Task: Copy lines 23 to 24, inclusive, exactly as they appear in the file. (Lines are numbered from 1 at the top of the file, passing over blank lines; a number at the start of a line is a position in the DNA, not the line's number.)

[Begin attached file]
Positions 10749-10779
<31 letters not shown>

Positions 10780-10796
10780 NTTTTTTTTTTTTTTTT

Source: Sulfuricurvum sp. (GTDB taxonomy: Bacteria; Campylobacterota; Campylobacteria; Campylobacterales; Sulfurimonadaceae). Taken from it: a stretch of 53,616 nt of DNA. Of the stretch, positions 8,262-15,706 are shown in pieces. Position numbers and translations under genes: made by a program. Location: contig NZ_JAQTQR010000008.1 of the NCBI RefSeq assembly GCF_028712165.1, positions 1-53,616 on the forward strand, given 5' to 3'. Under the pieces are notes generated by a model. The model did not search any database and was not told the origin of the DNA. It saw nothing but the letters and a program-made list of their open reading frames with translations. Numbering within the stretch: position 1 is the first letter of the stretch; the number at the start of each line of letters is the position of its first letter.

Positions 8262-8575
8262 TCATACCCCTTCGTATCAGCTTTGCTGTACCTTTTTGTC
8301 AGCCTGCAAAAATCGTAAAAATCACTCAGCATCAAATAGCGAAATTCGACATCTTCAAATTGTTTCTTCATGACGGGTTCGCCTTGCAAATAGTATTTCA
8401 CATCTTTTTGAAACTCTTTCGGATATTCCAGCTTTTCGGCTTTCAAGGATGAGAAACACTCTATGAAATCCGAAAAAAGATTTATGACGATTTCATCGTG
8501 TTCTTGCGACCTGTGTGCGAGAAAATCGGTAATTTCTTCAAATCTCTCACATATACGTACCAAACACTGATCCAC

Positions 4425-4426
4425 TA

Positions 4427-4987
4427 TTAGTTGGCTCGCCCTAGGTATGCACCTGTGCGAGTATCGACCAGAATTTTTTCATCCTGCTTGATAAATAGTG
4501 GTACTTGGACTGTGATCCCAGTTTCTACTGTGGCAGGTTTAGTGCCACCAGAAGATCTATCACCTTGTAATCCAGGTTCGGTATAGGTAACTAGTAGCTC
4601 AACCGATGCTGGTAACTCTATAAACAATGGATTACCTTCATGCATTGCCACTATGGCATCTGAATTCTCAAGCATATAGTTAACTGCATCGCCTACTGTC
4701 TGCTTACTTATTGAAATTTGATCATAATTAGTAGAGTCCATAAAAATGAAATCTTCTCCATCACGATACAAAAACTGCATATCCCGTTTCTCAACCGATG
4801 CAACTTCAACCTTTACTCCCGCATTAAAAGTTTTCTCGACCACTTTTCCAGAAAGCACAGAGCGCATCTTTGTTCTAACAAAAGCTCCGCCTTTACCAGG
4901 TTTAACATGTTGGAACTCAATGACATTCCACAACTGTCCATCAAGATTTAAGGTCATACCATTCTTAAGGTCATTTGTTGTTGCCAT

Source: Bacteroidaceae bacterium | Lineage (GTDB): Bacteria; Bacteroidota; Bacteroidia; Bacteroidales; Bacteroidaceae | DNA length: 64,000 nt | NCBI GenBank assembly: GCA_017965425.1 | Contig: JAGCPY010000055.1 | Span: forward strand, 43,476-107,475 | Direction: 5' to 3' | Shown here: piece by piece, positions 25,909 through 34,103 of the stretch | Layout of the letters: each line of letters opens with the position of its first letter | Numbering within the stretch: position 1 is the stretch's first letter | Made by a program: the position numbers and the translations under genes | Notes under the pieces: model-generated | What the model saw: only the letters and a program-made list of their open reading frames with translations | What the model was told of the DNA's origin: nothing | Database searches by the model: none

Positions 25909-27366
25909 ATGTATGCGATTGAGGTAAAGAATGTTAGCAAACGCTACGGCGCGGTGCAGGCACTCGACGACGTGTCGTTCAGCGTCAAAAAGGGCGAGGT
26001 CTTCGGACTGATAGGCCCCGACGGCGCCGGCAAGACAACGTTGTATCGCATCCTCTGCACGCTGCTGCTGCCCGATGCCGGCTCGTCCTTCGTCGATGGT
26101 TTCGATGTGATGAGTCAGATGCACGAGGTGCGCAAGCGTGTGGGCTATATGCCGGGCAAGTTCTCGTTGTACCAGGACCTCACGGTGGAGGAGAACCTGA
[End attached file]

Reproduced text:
26001 CTTCGGACTGATAGGCCCCGACGGCGCCGGCAAGACAACGTTGTATCGCATCCTCTGCACGCTGCTGCTGCCCGATGCCGGCTCGTCCTTCGTCGATGGT
26101 TTCGATGTGATGAGTCAGATGCACGAGGTGCGCAAGCGTGTGGGCTATATGCCGGGCAAGTTCTCGTTGTACCAGGACCTCACGGTGGAGGAGAACCTGA